In a landmark move, the Dubai International Financial Centre (‘DIFC’) has set the ball rolling for the introduction of new rules relating to succession and inheritance matters of non-Muslims owning assets in the Emirate.

On November 16th 2014, the Dubai International Financial Centre’s Dispute Resolution Authority launched a month-long consultation with the public UAE legal community on a new English language DIFC Wills and Probate Registry expected to take effect in early 2015. Once implemented, these much anticipated rules and procedures will provide certainty to non-Muslims in passing their assets in Dubai to their chosen heirs, avoiding the need for their executor and or heirs to be involved in complicated, costly and uncertain proceedings often encountered in the Dubai Courts.

Resolution Number (4) of 2014 has been signed by HH Sheikh Maktoum AlMaktoum, President of the DIFC, providing for the legal basis required for the establishment of the DIFC Wills and Probate Registry (for non-Muslims).

With its impending launch, the DIFC will become the first jurisdiction in the region where a non-Muslim individual can register a will under the internationally-recognised Common Law principles. Currently, the distribution of assets of a deceased is guided by UAE federal laws such as the Personal Status Law, Civil Transactions Code and by public order.

The Background to the Rules
Currently the dilemma of the contradictory legislation where inheritance matters are concerned coupled with the legal uncertainty of expatriate wills and the courts discretion in applying Sharia Law(when they consider it appropriate) will welcome such a move. In order to avoid lengthy and costly probate battles at the Dubai Court, the risk of estates being contested and the conflicting inheritance laws, many expatriates transfer their assets into offshore structures. Such a shift is common where property is purchased as there is no right of survivorship concept in the UAE (that is property passing onto the surviving joint owner upon the death of the other owner) and this is a serious concern for many investors.Guardianship issues for those parents that have minor children residing in Dubai isalso a common fear.The fixed distribution of assets as per UAE law and the freezing of bank accounts, for example tend to make expatriates uncomfortable in retaining funds leading to them to transferring funds offshore and out of this jurisdiction. This naturally affects the economic growth and further investment in Dubai and the surrounding Emirates.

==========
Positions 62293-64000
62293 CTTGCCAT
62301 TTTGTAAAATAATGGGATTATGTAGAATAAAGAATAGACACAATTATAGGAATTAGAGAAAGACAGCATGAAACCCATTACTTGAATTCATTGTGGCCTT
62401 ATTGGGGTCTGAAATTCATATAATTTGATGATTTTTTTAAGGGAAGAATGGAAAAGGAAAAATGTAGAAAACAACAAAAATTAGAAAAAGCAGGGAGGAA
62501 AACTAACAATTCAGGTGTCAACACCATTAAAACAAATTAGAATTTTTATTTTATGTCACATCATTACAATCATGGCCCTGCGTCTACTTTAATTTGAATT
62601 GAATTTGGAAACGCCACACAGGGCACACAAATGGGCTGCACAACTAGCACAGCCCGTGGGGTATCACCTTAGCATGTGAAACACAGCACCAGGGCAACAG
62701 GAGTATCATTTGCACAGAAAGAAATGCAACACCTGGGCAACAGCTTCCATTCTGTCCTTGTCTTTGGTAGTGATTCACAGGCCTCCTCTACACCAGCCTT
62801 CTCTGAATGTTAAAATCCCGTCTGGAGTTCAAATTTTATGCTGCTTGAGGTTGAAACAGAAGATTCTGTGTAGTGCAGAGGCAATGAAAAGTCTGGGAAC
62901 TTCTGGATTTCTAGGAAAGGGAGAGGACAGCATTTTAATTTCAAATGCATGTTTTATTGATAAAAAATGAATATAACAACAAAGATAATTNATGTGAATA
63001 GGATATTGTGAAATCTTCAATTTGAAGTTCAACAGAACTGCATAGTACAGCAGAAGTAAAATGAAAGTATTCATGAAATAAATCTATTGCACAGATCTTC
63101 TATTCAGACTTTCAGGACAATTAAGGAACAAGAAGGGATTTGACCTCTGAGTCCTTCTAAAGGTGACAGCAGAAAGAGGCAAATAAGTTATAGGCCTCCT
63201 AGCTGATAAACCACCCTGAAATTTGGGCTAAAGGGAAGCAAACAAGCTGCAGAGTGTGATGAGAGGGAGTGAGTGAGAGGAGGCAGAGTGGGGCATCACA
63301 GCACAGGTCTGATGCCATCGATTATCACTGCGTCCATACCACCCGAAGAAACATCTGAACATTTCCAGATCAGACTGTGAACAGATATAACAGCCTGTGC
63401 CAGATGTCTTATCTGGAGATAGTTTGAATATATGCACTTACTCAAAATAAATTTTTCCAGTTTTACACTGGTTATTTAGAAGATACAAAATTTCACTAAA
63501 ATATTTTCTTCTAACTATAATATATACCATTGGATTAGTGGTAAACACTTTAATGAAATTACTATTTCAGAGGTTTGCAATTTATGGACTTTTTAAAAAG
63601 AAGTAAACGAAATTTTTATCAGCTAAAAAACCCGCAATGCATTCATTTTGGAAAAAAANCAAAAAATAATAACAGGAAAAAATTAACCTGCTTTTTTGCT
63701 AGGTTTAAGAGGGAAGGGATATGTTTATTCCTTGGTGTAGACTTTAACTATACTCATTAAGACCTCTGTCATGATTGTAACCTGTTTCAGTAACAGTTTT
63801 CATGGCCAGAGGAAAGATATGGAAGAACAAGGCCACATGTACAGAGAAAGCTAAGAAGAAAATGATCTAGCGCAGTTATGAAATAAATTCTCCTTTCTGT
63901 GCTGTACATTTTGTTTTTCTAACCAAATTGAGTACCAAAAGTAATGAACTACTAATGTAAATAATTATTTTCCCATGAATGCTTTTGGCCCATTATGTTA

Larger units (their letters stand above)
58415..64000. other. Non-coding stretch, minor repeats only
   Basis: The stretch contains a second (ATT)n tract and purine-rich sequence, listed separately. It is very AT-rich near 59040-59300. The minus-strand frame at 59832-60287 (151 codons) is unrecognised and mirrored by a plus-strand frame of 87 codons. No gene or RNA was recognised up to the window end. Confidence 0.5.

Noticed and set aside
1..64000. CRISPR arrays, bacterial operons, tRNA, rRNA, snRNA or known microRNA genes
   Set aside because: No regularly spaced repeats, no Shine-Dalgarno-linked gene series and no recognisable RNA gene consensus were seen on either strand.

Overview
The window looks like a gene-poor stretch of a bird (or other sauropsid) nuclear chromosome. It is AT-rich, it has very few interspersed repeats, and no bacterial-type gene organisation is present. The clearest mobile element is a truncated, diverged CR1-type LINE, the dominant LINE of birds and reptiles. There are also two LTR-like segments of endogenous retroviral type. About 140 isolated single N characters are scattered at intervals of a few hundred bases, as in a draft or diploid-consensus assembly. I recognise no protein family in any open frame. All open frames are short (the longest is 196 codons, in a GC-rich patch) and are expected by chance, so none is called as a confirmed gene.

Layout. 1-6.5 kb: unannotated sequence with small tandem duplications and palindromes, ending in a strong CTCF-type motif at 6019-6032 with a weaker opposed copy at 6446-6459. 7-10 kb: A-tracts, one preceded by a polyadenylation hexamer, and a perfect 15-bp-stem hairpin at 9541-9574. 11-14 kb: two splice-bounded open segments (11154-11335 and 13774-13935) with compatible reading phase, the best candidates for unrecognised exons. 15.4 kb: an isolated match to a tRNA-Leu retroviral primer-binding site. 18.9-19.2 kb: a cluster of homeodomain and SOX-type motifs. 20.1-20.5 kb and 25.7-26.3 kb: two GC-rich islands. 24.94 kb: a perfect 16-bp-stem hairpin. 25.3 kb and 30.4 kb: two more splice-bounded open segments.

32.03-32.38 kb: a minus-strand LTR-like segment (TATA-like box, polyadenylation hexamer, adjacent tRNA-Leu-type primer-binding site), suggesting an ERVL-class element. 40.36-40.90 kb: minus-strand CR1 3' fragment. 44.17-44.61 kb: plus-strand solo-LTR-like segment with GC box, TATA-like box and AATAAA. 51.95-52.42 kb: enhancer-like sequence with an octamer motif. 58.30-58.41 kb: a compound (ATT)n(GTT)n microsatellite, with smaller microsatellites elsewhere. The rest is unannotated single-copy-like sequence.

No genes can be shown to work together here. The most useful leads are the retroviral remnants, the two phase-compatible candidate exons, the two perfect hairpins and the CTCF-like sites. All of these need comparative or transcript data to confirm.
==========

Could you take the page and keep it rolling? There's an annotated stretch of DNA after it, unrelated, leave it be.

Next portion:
Highlights of the DIFC Will and Probate Rules
• The DIFC Wills and Probate Registry will mark the introduction of a new set of rules relating to succession and inheritance matters for non-Muslims with assets in Dubai
• The DIFC Wills and Probate Registry will provide a mechanism for non-Muslims with assets in Dubai only to pass on their estates according to their wishes
• The rules governing the Wills and Probate Registry will complement existing UAE laws on inheritance for non-Muslims, and provide non-Muslims with the option and right to choose the way in which their estates are distributed
• The DIFC Wills and Probate Registry will be within the DIFC jurisdiction and will work with the DIFC Courtsfor the production of grants and court orders for the distribution of assets.As the grant is issued by the DIFC Court, it will be directly enforceable in Dubai without the need to go through the Dubai Courts
• The DIFC will be the first jurisdiction in the MENA region, where non-Muslims will have an option of registering a will under internationally-recognised common law principles.

The current thought is that the Registry would register the wills of non-Muslims and, upon receipt of evidence of death, issue the necessary Court orders to allow for the distribution of the deceased’s Dubai based assets (as well as Court orders relating to Guardianship) in accordance with the registered will. Also, as a “common law” jurisdiction, the use of the DIFC procedure would allow for testamentary freedom for dispositions for non-Muslim expatriates and a speedy and orderly administrative process of a deceased non-Muslim’s estate in Dubai. Once the Registry is in place, precedents would organically evolve, providing a greater degree of certainty in the handling of such inheritance cases in the future.

It is hoped that the Registry will be functional and officially open its doors by early 2015. Those that wish to prepare a DIFC will or looking to review their existing will in light of these developments, should seek the advice of a lawyer registered with the Government of Dubai Legal Affairs Department.